The Carpenter is a piece that combines the movement possibilities of the Knight and Dabbaba. It first appeared under the name Doughnut in an army planned for Ralph Betza's Chess with Different Armies but as yet not completed. Doughnut is based on combining the initials of its components under a food theme alongside Waffle and Pancake, which have long had their own entries. It was reinvented (in ignorance of this work in progress) as a Carpenter by Charles Gilman, who was inspired by Timothy Newton's Kangaroo to fill in other such pieces, and used in Avon and the Oyster Hunt subvariant of Truffle Hunt Chess. The name is in allusion to the fact that Knights require the most craftsmanship in turned Staunton FIDE sets and there are many kinds of horse (rocking, hobby, dandy) and war engine made of wood. If Homer is to be believed at least one work of carpentry was both! Carpenters had a useful rôle in mediaeval society and even if, like real-life queens, they didn't acually go into battle, their works did as queens' champions did.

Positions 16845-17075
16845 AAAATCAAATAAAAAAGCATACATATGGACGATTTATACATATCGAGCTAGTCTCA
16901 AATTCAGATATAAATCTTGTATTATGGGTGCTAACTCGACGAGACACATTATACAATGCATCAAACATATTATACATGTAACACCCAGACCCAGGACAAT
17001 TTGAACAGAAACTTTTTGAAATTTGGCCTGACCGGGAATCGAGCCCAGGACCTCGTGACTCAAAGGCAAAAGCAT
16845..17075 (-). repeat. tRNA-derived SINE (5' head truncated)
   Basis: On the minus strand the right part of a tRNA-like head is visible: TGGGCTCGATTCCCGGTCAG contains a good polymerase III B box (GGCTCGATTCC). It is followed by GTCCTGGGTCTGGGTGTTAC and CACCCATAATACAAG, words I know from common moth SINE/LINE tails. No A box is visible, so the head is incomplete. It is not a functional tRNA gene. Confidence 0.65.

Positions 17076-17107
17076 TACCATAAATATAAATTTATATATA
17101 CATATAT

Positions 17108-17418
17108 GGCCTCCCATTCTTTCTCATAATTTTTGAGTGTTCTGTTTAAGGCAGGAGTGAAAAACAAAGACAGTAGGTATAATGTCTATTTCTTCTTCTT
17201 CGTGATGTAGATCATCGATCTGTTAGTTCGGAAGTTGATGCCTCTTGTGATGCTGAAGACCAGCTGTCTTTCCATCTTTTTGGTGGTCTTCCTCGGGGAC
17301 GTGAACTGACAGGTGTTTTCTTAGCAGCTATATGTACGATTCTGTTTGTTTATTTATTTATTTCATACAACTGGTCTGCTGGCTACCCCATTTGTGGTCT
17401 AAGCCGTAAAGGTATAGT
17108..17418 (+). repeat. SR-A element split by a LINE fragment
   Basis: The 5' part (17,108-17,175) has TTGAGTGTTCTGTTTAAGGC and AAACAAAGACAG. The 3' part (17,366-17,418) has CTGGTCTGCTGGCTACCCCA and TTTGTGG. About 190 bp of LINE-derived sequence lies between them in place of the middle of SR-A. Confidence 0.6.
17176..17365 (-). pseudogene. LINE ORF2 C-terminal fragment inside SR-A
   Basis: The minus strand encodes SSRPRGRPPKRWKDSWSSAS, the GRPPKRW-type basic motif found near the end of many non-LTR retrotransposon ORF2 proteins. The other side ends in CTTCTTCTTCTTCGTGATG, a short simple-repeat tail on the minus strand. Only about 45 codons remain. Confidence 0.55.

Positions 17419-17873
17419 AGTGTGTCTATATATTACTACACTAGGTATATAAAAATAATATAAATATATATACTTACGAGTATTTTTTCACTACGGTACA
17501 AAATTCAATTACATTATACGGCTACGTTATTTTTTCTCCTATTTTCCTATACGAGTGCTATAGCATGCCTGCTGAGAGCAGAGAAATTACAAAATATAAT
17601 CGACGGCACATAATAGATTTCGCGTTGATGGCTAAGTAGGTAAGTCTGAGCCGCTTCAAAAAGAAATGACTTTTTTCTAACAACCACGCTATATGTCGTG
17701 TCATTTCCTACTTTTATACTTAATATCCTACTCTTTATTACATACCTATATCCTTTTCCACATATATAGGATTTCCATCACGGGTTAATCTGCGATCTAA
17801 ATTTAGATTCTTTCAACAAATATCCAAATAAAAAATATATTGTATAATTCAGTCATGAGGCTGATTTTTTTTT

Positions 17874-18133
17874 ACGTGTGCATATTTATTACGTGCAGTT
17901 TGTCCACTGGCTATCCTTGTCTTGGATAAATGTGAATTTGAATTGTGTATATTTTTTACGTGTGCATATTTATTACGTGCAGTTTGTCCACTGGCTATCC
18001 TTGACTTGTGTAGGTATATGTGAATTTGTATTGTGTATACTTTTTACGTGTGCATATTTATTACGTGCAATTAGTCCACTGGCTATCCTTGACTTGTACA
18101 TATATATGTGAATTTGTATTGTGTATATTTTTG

The Carpenter can either move two squares in one orthogonal direction and then one in the other orthogonal direction, (like a knight), or just two squares orthogonally like a Dabbaba. Usually the carpenter jumps, i.e., the move can be completed regardless whether the intervening squares are occupied, but in Truffle Hunt an "active" first-rank piece on the intermediate square blocks its Dabbaba move. By combining a colourswitching and a colourbound move, this piece can return to a cell in an odd number of moves, for example two Knight and one Dabbaba moves in an acute isoceles triangle. The relationship between the Alibaba, Carpenter, Kangaroo, and Squirrel is analagous to that between the Queen, Marshal or Chancellor, Cardinal, and Ace or Amazon.